The Venice Carnival and the history of its masks
The History of Masks in Venice
Venetian History on the use of masks
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In order to limit the relentless moral decline of Venice,Venice on several occasions has legislated on Carnival and has regulated the use of masks and disguises.
The history of the Venetian mask begins in 1268, t back to the year in which we have the oldest record of a law limiting the misuse of the mask. In that document it was forbidden for men in masks, called Mattaccini, to perform the game of “ova”, which consisted of throwing from the tall buildings eggs filled with rose water against the ladies who were walking below in the streets.
Since the early ‘300 an increasing number of laws and decrees began to be promulgated to limit and control the excessive use of masks by the libertine Venetians.
It was forbidden to wear the mask during the periods that were not those of Carnival and in any places of worship, as weapons and group chattering were prohibited.
During these periods the use of masks was forbidden to prostitutes and men who frequented the brothels. This was due to the fact that the masks were often used to hide their identity and to carry on some dirty business or illegal relationship.
The mask was a sign of freedom and transgression of all social rules imposed by the Venetian Republic. The mask was the symbol of the need to indulge in gambling, drinking during parties and the illusion of being in someone else’s shoes expressing transgression, gambling and immorality.
Around the end of 1400, a group of young Venetian nobles, in order to create and set up some entertainment and shows during the Carnival, gave birth to the Compagnie della Calza. Between 1487 and 1565 there were 23 companies all over Venice with their own statute, which all members had to accept and follow strictly.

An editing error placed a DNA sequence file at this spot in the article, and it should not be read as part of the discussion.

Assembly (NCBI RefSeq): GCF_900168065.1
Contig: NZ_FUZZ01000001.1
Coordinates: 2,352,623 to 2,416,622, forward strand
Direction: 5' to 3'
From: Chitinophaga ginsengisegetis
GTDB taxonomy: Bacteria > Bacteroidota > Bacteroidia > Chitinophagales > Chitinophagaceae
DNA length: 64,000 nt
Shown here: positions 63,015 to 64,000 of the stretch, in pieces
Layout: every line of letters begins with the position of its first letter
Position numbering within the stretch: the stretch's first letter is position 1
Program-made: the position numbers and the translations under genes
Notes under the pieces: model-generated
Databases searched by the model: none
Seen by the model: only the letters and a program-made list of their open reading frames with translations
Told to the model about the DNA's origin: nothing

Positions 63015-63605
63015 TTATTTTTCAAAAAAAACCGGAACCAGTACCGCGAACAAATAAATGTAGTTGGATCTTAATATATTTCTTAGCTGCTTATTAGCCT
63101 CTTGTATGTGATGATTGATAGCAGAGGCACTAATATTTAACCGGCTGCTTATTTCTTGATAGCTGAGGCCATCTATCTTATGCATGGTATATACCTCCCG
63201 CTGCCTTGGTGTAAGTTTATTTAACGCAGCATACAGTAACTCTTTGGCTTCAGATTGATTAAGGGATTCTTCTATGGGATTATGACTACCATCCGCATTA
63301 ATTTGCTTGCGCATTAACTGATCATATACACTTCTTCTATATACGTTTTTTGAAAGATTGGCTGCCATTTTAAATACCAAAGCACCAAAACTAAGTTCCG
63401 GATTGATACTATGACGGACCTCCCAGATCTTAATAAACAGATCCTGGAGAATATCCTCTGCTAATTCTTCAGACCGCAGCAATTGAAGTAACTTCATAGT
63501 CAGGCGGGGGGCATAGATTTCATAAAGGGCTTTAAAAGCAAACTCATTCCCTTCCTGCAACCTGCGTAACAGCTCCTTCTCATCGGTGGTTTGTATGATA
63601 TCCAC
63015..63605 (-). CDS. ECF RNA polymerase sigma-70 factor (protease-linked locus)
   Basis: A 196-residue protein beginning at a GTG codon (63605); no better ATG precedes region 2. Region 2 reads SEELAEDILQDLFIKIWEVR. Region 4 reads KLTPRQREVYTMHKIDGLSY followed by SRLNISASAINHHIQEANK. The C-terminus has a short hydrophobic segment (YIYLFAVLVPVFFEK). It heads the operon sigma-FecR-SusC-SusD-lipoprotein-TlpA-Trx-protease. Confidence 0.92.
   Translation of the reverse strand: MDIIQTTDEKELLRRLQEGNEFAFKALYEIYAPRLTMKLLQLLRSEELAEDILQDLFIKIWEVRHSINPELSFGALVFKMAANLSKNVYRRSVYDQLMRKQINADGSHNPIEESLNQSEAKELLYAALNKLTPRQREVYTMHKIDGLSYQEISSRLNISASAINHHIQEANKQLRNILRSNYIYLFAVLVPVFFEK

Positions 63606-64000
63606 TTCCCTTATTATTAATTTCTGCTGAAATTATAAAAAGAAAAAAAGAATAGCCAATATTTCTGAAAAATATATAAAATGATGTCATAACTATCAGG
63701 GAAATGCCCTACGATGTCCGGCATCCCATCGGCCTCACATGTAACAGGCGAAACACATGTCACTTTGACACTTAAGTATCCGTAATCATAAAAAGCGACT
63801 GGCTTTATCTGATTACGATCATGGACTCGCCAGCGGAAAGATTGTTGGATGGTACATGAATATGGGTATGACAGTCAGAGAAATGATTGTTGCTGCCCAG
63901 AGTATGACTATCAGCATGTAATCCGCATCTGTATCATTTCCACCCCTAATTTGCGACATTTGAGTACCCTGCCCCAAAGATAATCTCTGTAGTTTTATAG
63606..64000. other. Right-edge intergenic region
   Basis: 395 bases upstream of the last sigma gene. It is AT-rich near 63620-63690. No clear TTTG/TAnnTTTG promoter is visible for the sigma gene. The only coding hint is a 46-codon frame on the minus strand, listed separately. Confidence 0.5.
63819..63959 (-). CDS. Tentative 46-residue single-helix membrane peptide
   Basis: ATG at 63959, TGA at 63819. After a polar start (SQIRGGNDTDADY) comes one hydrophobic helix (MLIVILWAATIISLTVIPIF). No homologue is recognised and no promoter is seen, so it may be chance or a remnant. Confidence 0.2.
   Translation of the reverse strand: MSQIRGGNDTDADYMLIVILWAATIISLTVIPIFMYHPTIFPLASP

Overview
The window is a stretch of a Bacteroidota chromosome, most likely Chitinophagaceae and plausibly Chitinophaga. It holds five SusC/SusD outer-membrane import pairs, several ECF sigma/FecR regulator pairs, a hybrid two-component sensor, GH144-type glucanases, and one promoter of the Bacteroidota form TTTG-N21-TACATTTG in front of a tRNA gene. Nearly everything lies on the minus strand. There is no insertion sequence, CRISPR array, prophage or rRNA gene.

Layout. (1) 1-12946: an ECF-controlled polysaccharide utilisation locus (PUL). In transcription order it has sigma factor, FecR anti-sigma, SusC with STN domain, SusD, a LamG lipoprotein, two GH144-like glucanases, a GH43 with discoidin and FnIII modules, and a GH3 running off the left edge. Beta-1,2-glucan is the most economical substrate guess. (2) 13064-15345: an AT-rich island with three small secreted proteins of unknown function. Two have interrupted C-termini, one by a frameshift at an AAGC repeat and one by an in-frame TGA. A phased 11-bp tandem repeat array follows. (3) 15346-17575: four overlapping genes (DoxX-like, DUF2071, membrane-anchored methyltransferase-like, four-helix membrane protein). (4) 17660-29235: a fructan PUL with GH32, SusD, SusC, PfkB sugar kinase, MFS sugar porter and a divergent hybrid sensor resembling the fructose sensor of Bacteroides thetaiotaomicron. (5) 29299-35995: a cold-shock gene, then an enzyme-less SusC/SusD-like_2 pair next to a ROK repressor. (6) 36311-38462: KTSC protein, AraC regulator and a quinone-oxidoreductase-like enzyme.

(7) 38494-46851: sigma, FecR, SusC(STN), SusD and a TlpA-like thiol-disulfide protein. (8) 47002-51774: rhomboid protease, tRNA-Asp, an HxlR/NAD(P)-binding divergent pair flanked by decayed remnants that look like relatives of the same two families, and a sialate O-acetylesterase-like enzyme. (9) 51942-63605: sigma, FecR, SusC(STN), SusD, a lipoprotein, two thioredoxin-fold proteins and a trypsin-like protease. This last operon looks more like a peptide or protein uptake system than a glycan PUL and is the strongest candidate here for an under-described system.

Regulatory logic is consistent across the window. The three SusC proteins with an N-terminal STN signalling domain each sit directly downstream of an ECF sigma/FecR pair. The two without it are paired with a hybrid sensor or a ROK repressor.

The 1600s witnessed an abuse of the use of the mask, so much so that the Government of the Republic of Venice imposed rules that limited their misuse, stipulating the obligation of the use only in official ceremonies and public holidays.
A series of decrees of the Council of Ten, limited the use of masks in the days of Carnival and the official holidays, including very heavy penalties in the event of infringement.
Seeing that many Venetian nobles who were going to gamble disguised themselves to avoid their creditors, in 1703 masks were banned in the casinos all year round.
The production of handmade Venetian masks was the activity par excellence, so much so that in 177312 mask shops. The request for masks and their use was such that many masks “in black.” began to be manufactured. The masks began to spread to European level.
In 1776, a new law, this time to protect the by now forgotten “family honour”, forbade women from going to the theatre without a mask bauta covering their face and a cloak.
With the beginning of the Austrian rule after the fall of the Republic, Venice lost the original version of its carnival. The Venetian ladies put aside the masks adapting to the fact that the Austrian government did not allow the use of masks, except for private parties or for those elitist.
The Italian government was more open but by this time the Venetians were diffident . Venice was no longer the city of Carnival, but only a little imperial province without personal liberty.
During the second Austrian government it was once again permitted to use the masks during Carnival.
Only two centuries later the Carnival returned to live, but with a new role, that is as artistic and creative expression, that every year takes over the scene of that wonderful stage that is Piazza San Marco.
The Carnival of today is a magnificent event that involves major sponsors, television networks, and cultural foundations and which draws crowds of onlookers from all over the world with thousands.
Among the streets of the beautiful city, for about ten days, there is a continuous theatre of joy and playfulness, with masks celebrating the charm of a world of dances, games, exclusive galas and romantic encounters.
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The Carnival of Venice will take place from 19/20 February and from 26th February till 8th march 2011.
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